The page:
Second Tier

      Egypt

      Egypt is considered the perfect platform for counterfeits due to its large population, low individual income and high consumption of products and goods. This makes it the perfect location for counterfeiters to market their products. However, Egypt customs are one of the most active enforcement authorities in combating counterfeits in terms of sending notifications to brand owners after recording a trademark and conducting sufficient training, along with maintaining communication with the authorities.

      Turkey

      Turkey is a major producer of counterfeits and worth mentioning when drawing enforcement strategies in the region. Turkey has also implemented a customs recordal system and it is worthwhile for brand owners to communicate with customs authorities.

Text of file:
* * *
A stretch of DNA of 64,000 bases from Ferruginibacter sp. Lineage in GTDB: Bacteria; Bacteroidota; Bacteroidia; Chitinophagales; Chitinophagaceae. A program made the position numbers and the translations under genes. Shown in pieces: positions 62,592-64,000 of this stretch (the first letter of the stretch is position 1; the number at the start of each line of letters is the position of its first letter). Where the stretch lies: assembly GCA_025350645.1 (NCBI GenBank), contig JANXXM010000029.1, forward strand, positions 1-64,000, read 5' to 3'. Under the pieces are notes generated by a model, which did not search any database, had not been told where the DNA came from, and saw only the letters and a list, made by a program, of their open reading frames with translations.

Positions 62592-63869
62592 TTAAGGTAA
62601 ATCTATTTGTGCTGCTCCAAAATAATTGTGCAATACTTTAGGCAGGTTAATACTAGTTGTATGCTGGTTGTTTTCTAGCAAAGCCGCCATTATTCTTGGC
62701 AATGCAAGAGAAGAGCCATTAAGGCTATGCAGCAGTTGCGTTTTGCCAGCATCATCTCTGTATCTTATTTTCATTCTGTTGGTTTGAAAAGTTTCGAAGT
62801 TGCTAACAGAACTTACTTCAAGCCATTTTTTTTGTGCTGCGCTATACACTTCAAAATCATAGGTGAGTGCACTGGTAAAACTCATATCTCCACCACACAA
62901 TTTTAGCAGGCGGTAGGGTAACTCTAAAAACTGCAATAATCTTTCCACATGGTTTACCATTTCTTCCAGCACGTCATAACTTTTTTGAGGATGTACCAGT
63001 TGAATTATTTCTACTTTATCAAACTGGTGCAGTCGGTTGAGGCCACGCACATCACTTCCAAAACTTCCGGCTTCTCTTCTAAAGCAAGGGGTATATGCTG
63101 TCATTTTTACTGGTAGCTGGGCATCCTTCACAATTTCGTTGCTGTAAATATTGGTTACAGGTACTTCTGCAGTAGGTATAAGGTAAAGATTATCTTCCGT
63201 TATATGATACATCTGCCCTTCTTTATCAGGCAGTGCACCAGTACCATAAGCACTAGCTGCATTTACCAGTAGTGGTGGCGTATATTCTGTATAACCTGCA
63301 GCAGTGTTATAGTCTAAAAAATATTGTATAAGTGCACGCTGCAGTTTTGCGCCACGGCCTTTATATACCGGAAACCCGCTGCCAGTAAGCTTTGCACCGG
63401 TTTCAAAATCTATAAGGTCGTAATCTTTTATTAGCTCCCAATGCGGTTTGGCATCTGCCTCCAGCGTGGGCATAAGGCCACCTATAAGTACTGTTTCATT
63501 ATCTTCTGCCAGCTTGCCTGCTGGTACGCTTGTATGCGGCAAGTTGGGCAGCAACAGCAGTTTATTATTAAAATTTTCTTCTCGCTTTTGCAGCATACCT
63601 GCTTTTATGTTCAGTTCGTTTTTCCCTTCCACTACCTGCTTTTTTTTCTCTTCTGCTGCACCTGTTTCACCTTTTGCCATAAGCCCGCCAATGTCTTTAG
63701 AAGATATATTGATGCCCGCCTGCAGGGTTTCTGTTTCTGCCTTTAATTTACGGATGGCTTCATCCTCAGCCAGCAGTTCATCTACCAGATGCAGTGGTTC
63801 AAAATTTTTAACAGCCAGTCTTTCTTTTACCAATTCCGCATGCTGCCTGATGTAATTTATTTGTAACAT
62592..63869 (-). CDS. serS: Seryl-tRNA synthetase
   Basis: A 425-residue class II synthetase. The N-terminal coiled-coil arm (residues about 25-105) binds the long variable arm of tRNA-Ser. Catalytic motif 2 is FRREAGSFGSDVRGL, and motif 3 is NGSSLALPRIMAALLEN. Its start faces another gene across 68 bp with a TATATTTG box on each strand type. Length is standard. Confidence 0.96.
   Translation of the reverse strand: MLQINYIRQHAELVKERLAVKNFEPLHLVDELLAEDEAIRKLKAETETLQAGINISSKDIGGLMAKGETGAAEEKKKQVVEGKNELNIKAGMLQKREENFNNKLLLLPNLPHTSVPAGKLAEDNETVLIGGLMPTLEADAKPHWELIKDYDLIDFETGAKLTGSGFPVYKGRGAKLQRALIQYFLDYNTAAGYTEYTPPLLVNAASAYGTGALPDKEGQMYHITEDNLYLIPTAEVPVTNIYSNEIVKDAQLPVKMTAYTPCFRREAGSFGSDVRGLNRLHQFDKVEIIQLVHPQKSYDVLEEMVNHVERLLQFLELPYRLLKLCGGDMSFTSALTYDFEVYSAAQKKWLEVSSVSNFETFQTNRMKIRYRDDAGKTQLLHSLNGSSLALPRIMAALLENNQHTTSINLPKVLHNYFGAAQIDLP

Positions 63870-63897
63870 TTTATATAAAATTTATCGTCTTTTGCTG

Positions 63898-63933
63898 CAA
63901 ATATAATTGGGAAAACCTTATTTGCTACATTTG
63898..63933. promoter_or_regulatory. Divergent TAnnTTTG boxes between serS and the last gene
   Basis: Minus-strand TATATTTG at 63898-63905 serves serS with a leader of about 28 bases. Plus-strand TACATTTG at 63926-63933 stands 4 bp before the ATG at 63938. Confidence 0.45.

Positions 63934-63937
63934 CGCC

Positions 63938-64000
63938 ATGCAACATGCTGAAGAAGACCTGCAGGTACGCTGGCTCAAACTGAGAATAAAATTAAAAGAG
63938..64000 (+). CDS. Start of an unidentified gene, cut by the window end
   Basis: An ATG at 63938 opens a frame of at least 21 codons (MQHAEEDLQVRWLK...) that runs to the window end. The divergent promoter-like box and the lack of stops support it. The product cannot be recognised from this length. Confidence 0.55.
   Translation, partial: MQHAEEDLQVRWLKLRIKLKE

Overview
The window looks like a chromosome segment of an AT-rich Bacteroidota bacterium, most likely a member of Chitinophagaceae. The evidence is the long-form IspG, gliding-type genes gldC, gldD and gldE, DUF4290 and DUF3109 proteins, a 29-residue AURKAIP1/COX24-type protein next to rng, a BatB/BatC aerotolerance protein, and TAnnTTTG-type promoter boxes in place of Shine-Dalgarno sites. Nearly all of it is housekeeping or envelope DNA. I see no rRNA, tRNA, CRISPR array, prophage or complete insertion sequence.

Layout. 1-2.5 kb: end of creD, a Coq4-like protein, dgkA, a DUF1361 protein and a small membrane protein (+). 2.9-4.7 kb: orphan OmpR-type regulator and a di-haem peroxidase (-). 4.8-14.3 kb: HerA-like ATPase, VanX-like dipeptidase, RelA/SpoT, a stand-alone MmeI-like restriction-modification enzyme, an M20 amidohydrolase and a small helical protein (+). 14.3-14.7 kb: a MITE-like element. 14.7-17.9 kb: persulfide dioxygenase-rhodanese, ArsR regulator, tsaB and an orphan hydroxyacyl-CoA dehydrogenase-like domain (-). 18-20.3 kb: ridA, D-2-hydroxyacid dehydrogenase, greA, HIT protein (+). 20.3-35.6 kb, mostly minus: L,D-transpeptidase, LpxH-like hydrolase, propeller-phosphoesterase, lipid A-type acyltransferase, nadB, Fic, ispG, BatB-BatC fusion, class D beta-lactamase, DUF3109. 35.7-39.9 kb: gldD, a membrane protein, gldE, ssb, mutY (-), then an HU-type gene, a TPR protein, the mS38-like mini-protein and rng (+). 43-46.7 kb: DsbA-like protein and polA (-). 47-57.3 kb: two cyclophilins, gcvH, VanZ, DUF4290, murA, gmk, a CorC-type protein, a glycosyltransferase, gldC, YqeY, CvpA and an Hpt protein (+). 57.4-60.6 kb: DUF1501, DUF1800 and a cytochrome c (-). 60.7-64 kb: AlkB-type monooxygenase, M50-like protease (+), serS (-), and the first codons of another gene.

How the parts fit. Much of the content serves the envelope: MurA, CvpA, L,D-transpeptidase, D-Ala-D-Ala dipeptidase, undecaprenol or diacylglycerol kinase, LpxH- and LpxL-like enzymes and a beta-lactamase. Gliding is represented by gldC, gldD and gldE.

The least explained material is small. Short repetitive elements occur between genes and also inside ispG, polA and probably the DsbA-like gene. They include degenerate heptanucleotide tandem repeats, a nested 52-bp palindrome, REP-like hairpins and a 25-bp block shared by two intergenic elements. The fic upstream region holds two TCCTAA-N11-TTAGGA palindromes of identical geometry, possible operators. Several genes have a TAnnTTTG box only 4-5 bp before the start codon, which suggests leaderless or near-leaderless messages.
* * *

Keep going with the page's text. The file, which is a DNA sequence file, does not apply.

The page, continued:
Jordan

      Jordan is also known as a transit point in the region because it is politically stable compared to other neighbouring countries in the region. It is also worthwhile for brand owners to consider Jordan when drawing an enforcement strategy given that it has implemented a customs recordal system.  

       

      Third Tier

      Bahrain

      Despite being a relatively small country compared to other GCC member states, Bahrain is worth considering for any enforcement strategy in the region, especially since the Bahrain Customs are active in terms of seizing counterfeits based on brand owners’ complaints. In addition, it is part of the GCC and could be a location to counterfeiters in terms of re-exporting seized products from other countries.

      Other GCC countries